Over Thanksgiving, a group of busybodies started online-campaigning to get people who make money from sex audited by the Internal Revenue Service (IRS). Using the hashtag #ThotAudit, these troublemakers attempted to report attractive women to the IRS, presumably assuming that their targets are or have been engaging in mass tax evasion that the bored online hordes suddenly feel must be stopped.
Many conservatives and libertarians, including those here at The Federalist, spilled ink on this, some in support of the #ThotAudit instigators. In my opinion, though, there’s something nasty and immoral, from a libertarian perspective, about siccing a government agency like the IRS on people who have been routinely victimized by that very entity––the federal government.
The Market For Sex Work Has Not Been Eliminated
With the passage of FOSTA-SESTA, new legislation that basically holds third-party platforms accountable if ads for paid consensual sex are posted on them, internet pathways to arranging paid sexual encounters have been shut down or more heavily policed. This does not eliminate the market for paid sex, however, as some proponents fallaciously assume, it pushes it onto the streets, where it is invariably made less safe. When people who sell sex lose the ability to screen and gather information on potential clients via loss of use of an online platform, they’re less able to discern whether a potential client might jeopardize their safety and wellbeing. This has serious implications.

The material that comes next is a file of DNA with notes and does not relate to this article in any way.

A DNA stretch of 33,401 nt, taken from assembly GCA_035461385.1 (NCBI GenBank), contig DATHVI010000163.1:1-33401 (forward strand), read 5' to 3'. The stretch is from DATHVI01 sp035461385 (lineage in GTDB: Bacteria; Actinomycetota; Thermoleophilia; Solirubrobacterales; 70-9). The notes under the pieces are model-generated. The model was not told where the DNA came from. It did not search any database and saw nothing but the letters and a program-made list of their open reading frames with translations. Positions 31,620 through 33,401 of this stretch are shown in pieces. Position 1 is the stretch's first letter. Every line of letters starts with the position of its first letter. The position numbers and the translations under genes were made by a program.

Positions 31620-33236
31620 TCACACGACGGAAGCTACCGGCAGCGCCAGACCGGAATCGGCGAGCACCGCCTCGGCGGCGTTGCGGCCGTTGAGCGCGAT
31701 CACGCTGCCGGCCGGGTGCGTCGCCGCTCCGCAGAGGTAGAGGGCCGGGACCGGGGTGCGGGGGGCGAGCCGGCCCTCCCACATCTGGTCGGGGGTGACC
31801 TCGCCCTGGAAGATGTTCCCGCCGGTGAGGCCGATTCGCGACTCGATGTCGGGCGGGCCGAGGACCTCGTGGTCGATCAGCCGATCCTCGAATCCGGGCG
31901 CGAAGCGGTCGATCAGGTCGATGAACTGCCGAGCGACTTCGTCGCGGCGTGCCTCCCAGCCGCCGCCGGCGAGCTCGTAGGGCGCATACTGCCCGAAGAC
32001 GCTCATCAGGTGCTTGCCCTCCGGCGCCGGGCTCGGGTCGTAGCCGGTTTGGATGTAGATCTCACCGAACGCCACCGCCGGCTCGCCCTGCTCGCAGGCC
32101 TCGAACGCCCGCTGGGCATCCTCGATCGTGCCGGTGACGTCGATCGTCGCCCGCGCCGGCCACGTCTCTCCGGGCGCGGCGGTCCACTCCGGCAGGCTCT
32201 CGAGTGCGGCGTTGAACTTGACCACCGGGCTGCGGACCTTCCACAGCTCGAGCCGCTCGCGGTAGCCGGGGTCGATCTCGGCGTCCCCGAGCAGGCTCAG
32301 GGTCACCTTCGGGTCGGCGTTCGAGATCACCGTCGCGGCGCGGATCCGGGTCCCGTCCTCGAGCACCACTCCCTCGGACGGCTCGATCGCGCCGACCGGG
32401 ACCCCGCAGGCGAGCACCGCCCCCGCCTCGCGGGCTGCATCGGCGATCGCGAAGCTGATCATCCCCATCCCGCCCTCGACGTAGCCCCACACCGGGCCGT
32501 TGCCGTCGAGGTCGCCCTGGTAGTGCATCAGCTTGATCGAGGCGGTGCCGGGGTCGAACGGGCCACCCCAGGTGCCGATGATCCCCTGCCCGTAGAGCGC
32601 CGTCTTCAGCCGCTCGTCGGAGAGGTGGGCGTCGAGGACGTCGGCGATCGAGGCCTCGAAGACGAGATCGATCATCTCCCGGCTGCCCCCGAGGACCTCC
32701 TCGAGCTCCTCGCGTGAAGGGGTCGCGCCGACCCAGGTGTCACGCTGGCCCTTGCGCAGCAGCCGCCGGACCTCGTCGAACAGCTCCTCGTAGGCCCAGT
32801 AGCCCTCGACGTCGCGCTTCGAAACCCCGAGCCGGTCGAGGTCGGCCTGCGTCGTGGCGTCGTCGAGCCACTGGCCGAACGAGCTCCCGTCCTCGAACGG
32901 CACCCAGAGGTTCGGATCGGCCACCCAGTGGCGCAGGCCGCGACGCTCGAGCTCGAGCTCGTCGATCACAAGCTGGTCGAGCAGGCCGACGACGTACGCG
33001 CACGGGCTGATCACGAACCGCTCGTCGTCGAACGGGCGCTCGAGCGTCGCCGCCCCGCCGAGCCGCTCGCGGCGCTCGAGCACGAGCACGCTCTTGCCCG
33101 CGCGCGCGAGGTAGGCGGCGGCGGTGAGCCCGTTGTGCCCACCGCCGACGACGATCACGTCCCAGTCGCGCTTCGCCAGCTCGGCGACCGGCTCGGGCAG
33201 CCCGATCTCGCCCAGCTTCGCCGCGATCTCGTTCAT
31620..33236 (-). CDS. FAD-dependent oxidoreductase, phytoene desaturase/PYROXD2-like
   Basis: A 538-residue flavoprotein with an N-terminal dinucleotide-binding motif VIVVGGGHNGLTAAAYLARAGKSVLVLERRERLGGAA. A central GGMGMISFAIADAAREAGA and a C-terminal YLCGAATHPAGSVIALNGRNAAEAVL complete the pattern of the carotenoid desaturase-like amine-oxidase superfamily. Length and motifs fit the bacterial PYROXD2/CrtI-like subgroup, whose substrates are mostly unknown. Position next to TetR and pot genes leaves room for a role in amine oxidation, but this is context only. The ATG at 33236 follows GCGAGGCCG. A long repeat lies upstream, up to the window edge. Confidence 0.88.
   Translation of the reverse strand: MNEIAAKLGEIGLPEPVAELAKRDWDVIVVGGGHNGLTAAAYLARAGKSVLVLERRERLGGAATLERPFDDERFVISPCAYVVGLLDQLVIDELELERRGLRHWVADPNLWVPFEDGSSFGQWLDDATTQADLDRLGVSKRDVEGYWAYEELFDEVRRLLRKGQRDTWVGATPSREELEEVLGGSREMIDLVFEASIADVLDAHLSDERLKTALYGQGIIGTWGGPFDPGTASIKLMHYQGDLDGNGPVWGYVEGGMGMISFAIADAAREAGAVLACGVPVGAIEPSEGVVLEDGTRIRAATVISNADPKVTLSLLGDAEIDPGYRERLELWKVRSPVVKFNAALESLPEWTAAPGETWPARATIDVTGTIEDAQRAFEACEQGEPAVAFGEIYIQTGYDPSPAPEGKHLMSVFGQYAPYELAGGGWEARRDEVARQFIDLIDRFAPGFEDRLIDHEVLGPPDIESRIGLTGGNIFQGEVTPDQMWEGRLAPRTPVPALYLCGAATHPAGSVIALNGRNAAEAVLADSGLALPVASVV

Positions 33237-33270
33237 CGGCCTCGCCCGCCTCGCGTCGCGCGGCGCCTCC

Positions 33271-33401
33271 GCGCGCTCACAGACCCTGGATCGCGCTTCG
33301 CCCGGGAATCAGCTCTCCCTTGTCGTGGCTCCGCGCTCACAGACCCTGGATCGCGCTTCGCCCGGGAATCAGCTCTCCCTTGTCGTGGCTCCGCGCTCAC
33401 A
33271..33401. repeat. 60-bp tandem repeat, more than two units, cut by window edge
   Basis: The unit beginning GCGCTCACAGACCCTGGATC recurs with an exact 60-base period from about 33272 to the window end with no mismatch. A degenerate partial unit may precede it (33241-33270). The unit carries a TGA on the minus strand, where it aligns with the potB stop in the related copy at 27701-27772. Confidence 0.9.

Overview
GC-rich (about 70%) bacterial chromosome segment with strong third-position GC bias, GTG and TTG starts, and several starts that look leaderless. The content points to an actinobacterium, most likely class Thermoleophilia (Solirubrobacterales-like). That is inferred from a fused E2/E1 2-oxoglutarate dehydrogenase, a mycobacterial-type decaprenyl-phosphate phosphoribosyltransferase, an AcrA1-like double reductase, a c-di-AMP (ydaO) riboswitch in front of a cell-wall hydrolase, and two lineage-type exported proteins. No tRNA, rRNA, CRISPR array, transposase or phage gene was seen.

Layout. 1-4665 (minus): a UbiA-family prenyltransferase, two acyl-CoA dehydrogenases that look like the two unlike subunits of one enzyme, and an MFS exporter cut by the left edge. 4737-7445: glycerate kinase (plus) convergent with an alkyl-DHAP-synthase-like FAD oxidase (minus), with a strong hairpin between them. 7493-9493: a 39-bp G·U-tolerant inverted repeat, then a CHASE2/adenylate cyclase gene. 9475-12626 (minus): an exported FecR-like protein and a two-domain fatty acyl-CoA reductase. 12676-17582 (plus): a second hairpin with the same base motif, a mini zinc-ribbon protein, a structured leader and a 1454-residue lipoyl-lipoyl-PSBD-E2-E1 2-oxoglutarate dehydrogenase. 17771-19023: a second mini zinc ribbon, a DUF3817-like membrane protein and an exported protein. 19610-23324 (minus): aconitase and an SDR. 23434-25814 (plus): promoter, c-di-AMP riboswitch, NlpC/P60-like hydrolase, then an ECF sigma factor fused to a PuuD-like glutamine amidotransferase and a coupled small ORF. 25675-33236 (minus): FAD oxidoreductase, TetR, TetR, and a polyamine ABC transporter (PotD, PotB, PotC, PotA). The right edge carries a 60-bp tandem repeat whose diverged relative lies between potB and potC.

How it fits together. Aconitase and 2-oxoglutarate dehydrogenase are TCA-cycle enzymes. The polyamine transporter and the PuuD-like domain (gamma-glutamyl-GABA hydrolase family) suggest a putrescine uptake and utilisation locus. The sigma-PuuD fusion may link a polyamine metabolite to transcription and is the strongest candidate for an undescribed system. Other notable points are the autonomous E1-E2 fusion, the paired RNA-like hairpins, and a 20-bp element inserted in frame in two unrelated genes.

Regardless of your beliefs on the morality of selling sex, limited government proponents should take note of a few things: reporting potential nonviolent violators of federal law to a government agency so the government agency will do your moralistic bidding is not aligned with a true and principled belief in small government.
We can quibble all day about which government actions are just, but if you believe that taxation is theft––and therefore immoral––it’s oddly inconsistent to oppose it in most contexts, then attempt to wrangle up sex workers and Instagram models in order to subject them to something you profess is immoral. There’s something to be said in favor of government agents applying laws fairly and consistently (and we can have a broader philosophical discussion on that), but it seems contrary to limited government ideals to play narc by targeting specific groups of people you dislike.
Some conservative pundits have claimed that targeted efforts like the #ThotAudit are likely to encourage women to choose different lines of work and not engage in the presumed moral decay of our society. Understandably, many conservatives believe the sex industry contributes to sexual impropriety and immorality that harm our society writ large.